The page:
By Andrea Karen Hammer
When you want to travel virtually to the beautiful land of Greece or experience complete immersion in Greek culture, My Big Fat Greek Wedding and My Life in Ruins are the tickets for two great romantic comedies.
My Big Fat Greek Wedding: Love Bridges Culture Clash
One of the strengths of Nia Vardalos‘s writing and acting is her ability to poke fun at Greek traditions. In My Big Fat Greek Wedding, she uses self-effacing humor while transforming her character, Toula Portokalos, from a 30-year-old unmarried woman into a bride dealing with a huge family fussing over every aspect of her life.
As her boyfriend and future husband, the low-key Ian Miller (John Corbett) is a perfect contrast and, ultimately, complement. Although her father, Gus (Michael Constantine), characterizes Ian as “white bread” and her brother plays embarrassing Greek word jokes on him, John Corbett makes Ian’s religious conversion during a baptism scene in a kiddie pool one of the funniest in the film.
Several other scenes in My Big Fat Greek Wedding elicit uncontrollable laughter. Toula’s Aunt Voula (Andrea Martin) is hysterical to watch as she expresses her shock about Ian’s vegetarianism and carefully enunciates the appalled question: “You don’t eat meat?” She is equally funny while cornering Ian’s buttoned-up parents with too personal and in-depth details about her “bibopsy.”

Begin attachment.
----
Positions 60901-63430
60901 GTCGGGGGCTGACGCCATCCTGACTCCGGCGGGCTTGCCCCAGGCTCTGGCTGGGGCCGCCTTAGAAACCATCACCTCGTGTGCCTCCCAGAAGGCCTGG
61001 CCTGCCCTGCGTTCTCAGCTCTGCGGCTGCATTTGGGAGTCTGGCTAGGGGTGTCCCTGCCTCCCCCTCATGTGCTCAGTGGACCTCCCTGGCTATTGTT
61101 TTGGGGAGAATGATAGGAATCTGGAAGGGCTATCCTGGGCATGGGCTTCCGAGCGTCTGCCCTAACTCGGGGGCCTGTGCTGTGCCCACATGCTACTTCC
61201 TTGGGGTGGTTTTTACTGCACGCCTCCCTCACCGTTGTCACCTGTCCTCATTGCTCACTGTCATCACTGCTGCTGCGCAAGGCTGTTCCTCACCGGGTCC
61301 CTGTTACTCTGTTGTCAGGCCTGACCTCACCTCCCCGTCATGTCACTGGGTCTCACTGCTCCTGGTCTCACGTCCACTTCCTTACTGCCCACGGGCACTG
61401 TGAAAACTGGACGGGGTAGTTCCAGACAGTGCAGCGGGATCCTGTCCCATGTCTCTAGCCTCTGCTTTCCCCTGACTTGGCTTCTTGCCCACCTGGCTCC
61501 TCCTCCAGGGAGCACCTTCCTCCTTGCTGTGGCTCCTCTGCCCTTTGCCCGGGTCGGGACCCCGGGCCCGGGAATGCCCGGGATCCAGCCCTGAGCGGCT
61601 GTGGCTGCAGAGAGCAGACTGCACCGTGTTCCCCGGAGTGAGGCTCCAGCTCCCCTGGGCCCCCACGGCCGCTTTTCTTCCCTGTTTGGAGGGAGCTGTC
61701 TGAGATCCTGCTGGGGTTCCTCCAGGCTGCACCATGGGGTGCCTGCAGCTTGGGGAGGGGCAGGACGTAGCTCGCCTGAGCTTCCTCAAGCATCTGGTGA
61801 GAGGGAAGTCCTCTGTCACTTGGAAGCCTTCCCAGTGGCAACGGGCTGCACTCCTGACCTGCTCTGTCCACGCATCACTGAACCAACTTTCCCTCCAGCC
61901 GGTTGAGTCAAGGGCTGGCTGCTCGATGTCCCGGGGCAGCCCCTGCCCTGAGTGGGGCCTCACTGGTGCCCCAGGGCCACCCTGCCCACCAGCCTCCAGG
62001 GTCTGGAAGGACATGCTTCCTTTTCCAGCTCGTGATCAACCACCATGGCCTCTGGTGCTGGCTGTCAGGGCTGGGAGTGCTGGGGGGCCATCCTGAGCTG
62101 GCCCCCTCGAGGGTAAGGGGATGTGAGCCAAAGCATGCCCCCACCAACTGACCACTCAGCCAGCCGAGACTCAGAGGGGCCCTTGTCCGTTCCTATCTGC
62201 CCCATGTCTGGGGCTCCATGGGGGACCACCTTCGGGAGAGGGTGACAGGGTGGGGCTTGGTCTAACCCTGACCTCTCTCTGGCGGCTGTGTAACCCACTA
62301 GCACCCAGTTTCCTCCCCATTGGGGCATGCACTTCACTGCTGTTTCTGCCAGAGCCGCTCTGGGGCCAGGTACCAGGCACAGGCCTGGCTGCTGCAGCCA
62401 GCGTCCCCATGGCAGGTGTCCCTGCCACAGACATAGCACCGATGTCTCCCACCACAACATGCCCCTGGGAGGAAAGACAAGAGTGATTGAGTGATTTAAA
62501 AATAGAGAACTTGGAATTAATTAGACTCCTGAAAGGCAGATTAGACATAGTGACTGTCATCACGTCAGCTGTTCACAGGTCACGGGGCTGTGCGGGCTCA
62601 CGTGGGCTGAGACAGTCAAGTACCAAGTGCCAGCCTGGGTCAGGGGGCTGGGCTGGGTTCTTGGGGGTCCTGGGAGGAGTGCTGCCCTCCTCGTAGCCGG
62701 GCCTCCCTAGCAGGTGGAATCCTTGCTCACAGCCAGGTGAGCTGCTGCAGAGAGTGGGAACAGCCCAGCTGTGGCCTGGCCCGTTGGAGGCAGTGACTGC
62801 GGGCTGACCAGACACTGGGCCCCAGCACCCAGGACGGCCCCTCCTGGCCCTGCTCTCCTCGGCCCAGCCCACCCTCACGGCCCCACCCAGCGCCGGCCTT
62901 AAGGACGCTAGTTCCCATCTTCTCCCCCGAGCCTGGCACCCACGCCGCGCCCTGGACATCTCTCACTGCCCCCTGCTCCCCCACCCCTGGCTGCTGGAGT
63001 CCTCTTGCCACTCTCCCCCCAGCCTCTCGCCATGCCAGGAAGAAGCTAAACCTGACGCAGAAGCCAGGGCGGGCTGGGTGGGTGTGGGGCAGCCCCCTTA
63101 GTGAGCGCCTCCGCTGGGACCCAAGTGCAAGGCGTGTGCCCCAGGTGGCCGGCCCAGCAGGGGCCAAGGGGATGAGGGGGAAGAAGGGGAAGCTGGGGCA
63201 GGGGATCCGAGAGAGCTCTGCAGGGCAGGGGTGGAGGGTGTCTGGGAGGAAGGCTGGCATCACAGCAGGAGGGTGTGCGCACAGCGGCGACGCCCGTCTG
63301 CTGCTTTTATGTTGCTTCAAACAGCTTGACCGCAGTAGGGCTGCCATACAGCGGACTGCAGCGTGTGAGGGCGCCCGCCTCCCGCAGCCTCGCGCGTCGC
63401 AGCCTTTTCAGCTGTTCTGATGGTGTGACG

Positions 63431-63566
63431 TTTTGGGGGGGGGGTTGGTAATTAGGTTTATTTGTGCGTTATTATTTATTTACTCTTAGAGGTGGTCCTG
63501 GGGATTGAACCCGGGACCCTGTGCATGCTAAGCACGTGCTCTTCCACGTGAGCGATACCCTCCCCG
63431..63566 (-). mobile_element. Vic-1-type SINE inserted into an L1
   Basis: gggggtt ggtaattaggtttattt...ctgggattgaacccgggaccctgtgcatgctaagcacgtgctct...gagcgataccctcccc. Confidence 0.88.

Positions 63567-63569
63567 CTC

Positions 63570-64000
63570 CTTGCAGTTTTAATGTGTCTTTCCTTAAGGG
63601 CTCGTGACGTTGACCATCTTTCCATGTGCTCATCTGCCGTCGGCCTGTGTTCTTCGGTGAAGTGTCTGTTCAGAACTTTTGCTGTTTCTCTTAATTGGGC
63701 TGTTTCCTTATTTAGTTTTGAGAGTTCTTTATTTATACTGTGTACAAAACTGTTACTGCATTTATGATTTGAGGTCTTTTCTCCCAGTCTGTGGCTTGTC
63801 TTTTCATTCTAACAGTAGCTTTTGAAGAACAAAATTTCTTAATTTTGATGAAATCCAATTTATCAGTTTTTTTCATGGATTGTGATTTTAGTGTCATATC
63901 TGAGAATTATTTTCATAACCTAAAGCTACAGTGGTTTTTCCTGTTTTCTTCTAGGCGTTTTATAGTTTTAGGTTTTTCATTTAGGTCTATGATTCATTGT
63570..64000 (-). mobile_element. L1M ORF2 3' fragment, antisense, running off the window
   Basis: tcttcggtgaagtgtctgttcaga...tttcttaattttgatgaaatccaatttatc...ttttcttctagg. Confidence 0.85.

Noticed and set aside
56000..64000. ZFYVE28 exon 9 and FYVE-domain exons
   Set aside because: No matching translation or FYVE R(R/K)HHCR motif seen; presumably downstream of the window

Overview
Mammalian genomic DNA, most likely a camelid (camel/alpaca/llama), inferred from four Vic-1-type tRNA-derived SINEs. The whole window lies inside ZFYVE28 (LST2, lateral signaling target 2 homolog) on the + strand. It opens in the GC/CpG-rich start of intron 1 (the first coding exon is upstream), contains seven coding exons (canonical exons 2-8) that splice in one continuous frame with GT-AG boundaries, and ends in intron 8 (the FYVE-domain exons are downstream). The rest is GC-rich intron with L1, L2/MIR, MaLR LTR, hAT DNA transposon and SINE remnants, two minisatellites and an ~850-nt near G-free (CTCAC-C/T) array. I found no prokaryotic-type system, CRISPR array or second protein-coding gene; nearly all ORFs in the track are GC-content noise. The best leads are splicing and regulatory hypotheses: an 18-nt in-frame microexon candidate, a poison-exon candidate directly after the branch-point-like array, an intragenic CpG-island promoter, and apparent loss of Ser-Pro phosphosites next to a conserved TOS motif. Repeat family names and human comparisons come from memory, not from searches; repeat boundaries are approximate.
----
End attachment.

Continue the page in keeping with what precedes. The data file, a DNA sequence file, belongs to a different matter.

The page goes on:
The silent but endearing performance by Toula’s wandering-from-home grandmother (Bess Meisler) and compassionate but strong mother, Maria (Lainie Karzen), add humor and emotional depth to the movie. Their portrayals of women committed to their family’s happiness are central to the ensemble’s cohesiveness and the film’s complete success.
My Life in Ruins: Clever Title Playing on Greek Tour Guide’s Story
Building on her skill to balance humor and emotion, Nia Vardalos creates another delightful scenario in My Life in Ruins. The clever title, with a double meaning, alludes to the state of her character’s life while dealing with a hilarious group of crass tourists.
In her role as the tour guide, Georgia, Nia Vardalos is, once again, charming and engaging. While trying to present an image of pulled-together sophistication as a Greek tour guide, she allows her innocence and vulnerability to create some of the most touching scenes in the movie.
As the prone-to-bad-jokes widower, Richard Dreyfuss also lets down his guard when finally revealing to Georgia the depth of his loss. Alexis Georgoulis plays the Greek bus driver, who Georgia initially overlooks, with quiet and irresistible charm.
Along with a cast of colorful characters, this laugh-out-loud movie offers the chance to experience the beauty of Greece during a delightful and sometimes zany getaway.
Your Thoughts About These Romantic Comedies
How do you think these two romantic comedies compared? Did you enjoy both of them equally, and why or why not? Post your comments now!